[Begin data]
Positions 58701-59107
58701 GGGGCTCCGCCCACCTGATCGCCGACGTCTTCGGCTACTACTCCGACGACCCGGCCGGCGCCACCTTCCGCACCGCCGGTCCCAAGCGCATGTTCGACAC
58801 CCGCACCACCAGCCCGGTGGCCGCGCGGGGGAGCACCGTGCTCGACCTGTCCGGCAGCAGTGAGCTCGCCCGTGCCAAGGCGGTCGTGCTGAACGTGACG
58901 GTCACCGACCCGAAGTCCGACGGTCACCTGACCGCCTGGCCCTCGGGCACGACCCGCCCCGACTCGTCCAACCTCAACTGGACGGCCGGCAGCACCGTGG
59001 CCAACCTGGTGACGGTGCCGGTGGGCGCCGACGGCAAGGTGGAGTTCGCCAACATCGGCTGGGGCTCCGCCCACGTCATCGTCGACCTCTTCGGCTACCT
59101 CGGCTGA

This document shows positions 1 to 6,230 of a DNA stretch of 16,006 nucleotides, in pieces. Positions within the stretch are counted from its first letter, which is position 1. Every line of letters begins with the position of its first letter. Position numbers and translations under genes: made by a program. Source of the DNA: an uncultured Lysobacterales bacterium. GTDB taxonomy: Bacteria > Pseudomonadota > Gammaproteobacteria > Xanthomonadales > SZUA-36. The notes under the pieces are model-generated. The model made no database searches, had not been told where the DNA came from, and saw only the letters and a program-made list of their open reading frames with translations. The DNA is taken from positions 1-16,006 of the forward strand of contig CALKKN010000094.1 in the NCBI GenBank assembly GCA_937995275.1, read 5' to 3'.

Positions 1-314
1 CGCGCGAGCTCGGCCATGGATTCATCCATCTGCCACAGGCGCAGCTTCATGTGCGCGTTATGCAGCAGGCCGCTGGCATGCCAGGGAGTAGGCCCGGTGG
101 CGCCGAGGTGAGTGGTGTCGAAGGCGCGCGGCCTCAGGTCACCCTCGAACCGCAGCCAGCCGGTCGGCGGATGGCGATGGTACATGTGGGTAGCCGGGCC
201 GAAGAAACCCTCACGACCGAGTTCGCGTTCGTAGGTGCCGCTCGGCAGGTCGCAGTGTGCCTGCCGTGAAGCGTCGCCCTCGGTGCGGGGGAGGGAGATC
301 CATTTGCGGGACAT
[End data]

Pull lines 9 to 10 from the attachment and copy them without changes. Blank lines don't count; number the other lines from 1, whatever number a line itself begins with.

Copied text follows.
1 CGCGCGAGCTCGGCCATGGATTCATCCATCTGCCACAGGCGCAGCTTCATGTGCGCGTTATGCAGCAGGCCGCTGGCATGCCAGGGAGTAGGCCCGGTGG
101 CGCCGAGGTGAGTGGTGTCGAAGGCGCGCGGCCTCAGGTCACCCTCGAACCGCAGCCAGCCGGTCGGCGGATGGCGATGGTACATGTGGGTAGCCGGGCC